5) Image
    6) BC = buckling class, see 6.1.4.4, 6.1.5 and 6.3.1.
    7) n-value in Ramberg-Osgood expression for plastic analysis. It applies only in connection with the listed fo-value (= minimum standardized value).
    Image Text deleted Image
    Table 3.2c - Characteristic values of 0,2% proof strength fo, ultimate tensile strength fu (unwelded and for HAZ), minimum elongation A and buckling class for wrought aluminium alloys - Forgings
    Alloy EN-AW Temper Thickness up to mm Direction fo fu fo,haz 1) fu,haz 1) A 3)
    %
    Buckling class
    N/mm2
    5754 H112 150 Longitudinal (L) 80 180 80 180 15 B
    5083 H112 150 Longitudinal (L) 120 270 120 270 12 B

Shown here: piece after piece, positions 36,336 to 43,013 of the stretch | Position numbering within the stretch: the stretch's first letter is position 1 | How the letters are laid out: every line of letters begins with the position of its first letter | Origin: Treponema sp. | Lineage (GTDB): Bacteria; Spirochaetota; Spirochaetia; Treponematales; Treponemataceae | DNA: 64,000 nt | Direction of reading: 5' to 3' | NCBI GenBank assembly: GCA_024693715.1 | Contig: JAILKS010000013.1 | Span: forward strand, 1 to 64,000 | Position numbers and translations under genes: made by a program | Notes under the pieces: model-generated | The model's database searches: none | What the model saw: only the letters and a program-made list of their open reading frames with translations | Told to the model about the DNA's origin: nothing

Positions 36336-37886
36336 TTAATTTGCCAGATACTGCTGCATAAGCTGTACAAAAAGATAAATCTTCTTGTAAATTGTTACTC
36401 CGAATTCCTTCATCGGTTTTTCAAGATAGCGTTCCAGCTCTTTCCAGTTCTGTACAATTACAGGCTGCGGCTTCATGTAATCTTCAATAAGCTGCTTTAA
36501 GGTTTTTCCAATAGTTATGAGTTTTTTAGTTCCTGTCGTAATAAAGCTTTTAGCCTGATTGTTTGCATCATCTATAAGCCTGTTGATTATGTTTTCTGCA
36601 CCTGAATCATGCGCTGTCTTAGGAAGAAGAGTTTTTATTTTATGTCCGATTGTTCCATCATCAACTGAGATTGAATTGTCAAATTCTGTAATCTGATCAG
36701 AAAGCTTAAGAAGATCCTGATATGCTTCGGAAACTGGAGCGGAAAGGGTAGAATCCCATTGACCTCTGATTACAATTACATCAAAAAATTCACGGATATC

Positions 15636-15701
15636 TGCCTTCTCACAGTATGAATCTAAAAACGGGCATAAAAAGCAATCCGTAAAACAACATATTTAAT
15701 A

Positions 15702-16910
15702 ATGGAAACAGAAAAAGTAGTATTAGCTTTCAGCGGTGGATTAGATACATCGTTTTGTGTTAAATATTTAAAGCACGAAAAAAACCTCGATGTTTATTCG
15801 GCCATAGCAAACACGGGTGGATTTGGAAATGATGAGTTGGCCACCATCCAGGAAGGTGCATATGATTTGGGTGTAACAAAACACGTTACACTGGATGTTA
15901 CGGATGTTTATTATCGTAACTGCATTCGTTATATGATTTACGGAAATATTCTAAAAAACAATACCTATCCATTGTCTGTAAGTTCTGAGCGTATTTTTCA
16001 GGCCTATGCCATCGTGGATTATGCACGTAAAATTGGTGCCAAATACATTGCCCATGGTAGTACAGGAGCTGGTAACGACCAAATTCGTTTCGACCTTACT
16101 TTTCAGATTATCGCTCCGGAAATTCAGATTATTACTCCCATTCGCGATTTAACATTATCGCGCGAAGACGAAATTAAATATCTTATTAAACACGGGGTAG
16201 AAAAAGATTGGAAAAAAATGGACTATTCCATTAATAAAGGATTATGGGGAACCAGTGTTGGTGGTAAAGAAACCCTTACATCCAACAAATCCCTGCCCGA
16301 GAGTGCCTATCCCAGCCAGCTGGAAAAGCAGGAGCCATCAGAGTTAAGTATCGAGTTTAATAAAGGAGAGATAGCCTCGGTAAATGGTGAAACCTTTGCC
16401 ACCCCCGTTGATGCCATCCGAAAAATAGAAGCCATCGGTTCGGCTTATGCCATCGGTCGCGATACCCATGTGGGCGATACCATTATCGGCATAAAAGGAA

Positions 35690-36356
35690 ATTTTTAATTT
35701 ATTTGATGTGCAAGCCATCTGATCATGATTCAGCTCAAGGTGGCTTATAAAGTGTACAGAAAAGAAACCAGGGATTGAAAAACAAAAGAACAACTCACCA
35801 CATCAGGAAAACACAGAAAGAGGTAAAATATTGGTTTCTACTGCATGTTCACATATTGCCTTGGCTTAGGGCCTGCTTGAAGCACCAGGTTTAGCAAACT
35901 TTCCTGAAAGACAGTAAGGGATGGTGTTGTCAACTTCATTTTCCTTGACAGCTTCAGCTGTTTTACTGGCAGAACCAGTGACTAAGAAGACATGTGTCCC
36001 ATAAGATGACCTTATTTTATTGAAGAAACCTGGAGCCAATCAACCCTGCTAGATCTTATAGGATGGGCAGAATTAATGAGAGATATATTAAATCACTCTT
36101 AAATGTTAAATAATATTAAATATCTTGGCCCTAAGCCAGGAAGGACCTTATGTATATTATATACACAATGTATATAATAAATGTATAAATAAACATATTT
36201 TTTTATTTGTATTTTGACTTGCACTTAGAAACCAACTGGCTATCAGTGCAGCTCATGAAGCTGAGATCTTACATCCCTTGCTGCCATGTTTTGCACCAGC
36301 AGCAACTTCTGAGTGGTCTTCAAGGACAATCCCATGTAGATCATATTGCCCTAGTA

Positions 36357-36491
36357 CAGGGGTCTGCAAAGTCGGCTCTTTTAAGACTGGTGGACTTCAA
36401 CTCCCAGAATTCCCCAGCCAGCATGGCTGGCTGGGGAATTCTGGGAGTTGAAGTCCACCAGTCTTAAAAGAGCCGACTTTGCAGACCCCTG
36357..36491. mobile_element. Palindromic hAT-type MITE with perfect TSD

Transverse (T) 110 260 110 260 10 B
    6082 T6 100 Longitudinal (L) 260 310 125 2) 185 2) 6 A
    Transverse (T) 250 290 5 A
    1) ρo,haz; ρu,haz to be calculated according to expression (6.13) and (6.14)
    2) For thicknesses over 15 mm (MIG-welding) or 6 mm (TIG-welding) see table 3.2.b footnote 4).
    3) Image
    36

3.2.3 Material properties for cast aluminium alloys

3.2.3.1 General
  1. EN 1999-1-1 is not generally applicable to castings.

    NOTE 1 The design rules in this European standard are applicable for gravity cast products according to Table 3.3 if the additional and special rules and the quality provisions of Annex C. C.3.4 are followed.

    NOTE 2 The National Annex may give rules for quality requirements for castings.

3.2.3.2 Characteristic values